Cloud Considerations

August 31, 2009

For SMB’s thinking of dipping their toes into the waters of SaaS (Software As A Service) Karl Palachuk has some great due diligence questions to think about on his Small Biz Thoughts blog.

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From Hoovers Business Insight; The job title your customers REALLY want you to have

Right in with my previous post on; What Do You Do?

From Information Architected;  Strategy – Down from the Clouds

Execution is what counts – the rest is theory

From CIOZone;  SMBs Like the Internet

The percentage of SMBs that use the Internet to track sources of new business leads is now at 30 percent, up from 22 percent last year.

(Although I don’t think 30% is anything to write home about)

The Merchant Stand Blog; Top 10 reasons why you want your boss to read your blog

A rather humorous look!

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I know, I know! Too often there is a poor perception of the IT function, staff, or service providers in our SME businesses.

And as Michael Hugos at CIO.com points out, the IT staff often contribute to this negative perception!

While there are a dozen ways that your IT staff or provider can shoot themselves in the foot this way, often this perception of IT can be created and re-enforced through jargon laced techno-babble, poor communication and circular logic on the complexity that makes up IT.

Mr. Hugos brings up two great questions for IT leaders;

How can we in IT more actively include people in discussions about possible solutions? How can we more actively include them in implementing these solutions?

But It Can Take Two!

IT must clean up its own image, and must be seen as contributing to solutions, not as being a roadblock to them. I agree with that 100%.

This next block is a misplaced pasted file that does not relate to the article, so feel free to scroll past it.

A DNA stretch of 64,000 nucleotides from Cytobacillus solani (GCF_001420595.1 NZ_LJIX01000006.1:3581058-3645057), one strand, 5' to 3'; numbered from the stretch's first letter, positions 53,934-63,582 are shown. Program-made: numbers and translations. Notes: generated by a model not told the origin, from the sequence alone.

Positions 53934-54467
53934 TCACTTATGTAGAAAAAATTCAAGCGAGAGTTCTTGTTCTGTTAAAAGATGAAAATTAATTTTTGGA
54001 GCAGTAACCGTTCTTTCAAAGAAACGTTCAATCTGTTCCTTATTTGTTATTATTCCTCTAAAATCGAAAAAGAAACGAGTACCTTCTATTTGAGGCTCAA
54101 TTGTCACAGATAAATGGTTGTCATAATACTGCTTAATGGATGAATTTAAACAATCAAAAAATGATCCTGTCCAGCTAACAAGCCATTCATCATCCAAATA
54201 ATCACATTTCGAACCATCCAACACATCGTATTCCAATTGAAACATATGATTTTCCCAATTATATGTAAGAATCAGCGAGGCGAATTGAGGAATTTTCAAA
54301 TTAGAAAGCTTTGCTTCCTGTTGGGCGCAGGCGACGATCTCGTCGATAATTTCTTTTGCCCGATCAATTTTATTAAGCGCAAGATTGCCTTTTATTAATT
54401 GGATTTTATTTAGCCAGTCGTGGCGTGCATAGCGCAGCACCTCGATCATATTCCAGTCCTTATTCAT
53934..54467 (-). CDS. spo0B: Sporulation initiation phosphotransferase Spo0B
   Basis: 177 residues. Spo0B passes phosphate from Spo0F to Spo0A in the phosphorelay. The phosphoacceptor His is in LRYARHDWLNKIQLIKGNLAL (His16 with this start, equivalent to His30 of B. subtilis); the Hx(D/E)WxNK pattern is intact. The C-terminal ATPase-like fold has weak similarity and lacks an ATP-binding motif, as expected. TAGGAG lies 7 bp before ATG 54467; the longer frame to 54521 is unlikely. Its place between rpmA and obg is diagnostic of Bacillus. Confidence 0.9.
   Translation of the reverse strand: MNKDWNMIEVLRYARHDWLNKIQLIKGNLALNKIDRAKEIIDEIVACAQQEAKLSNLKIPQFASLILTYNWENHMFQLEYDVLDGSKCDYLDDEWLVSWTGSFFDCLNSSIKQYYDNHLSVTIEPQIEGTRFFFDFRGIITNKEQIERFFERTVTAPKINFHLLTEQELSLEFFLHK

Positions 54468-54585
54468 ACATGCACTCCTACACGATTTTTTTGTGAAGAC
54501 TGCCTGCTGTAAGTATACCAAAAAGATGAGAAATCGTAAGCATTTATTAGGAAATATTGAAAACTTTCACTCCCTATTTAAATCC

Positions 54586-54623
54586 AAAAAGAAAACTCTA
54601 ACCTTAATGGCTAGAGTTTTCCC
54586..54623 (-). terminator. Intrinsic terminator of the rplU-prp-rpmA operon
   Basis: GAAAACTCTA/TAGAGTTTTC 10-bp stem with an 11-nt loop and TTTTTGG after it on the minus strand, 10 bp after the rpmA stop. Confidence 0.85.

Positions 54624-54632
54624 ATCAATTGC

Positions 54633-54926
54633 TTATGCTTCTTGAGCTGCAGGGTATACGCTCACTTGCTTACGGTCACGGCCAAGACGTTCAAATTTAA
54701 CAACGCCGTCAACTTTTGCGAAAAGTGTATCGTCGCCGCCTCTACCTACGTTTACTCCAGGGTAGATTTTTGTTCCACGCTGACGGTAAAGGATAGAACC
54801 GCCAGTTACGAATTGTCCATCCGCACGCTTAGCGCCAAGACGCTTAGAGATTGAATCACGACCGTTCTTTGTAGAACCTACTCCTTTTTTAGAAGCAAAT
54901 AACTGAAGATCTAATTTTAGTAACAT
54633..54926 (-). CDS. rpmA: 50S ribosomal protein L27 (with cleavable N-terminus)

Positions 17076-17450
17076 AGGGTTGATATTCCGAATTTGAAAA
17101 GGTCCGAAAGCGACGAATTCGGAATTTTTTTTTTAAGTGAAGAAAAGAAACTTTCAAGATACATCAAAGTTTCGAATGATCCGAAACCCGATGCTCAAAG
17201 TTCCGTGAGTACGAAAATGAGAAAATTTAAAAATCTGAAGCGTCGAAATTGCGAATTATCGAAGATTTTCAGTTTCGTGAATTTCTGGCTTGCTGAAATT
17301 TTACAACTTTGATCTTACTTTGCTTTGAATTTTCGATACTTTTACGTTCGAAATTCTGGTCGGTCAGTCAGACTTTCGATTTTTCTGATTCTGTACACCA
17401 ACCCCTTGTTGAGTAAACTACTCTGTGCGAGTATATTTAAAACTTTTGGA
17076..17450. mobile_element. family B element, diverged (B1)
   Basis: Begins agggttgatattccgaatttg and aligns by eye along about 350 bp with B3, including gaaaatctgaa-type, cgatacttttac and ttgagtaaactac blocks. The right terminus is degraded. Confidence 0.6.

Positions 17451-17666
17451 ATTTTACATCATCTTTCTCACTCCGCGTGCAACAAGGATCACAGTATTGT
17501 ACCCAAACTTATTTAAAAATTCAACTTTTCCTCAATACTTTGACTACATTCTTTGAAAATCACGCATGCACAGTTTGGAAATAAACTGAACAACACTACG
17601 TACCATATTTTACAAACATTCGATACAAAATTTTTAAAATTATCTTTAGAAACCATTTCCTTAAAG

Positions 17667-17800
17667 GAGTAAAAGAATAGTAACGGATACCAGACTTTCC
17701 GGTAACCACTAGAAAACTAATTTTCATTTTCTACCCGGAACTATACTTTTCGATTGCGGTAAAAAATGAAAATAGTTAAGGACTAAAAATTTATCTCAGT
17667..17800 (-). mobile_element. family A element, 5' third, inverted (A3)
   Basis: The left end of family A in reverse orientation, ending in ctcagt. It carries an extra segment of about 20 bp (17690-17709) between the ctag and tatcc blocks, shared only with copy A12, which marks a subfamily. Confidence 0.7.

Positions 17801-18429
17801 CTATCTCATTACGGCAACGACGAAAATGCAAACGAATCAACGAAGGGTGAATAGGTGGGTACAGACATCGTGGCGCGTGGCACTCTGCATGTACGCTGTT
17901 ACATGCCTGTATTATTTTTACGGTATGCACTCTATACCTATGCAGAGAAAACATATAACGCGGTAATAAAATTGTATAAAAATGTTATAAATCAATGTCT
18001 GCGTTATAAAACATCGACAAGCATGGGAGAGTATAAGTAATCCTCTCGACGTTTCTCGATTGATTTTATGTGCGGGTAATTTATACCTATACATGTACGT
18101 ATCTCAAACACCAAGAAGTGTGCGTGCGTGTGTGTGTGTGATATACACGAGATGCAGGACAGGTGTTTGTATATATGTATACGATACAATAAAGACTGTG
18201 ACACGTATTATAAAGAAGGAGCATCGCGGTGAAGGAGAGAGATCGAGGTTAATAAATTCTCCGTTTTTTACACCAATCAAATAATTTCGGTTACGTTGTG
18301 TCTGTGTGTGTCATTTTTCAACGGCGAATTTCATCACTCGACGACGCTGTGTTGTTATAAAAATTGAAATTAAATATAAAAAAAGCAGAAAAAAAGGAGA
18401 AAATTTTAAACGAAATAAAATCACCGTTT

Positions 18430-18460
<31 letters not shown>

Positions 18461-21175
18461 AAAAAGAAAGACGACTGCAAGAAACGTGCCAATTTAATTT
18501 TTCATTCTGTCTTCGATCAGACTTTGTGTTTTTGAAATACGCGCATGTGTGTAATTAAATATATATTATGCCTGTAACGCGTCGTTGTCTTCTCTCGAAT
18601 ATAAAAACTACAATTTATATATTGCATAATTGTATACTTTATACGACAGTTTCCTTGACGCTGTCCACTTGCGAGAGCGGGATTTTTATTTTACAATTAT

However, I also think that in many cases managers and executives in the small to medium business can also be unintentionally contributing to this negative perception about their IT function.

How?

Simple; they do this by keeping IT as invisible as servants in a medieval castle.

Keeping your IT staff invisible, and locked outside the doors of any communication and conversation about goals and strategy truly leaves your IT team in the dark about methods of collaboration that can contribute to working solutions.

A second issue for many senior managers at SME’s is that too often we can fail to take the trouble to even help ourselves when it comes to technology. This leaves open risks, and an unwillingness to acknowledge the pros and cons of what technology can, (or cannot) do for our business.

Self Inflicted Wounds

In a conversation a few months ago, the owner of a small business that provides technical and IT support for other small businesses told me that he had just fired a customer, and that he was the third IT provider to fire this customer!

Apparently this customer consistently and repeatedly called with angry, accusatory complaints about difficulties on their business network and business computers.

Yet for the vendors, the problem was always the same.

In spite of repeated warnings, and having the newest anti-virus and firewall software installed on their network PC’s, this SMB owner never let them operate properly, secondly he would bring his kids into the office on weekends and let them use other PC’s in the office to play with.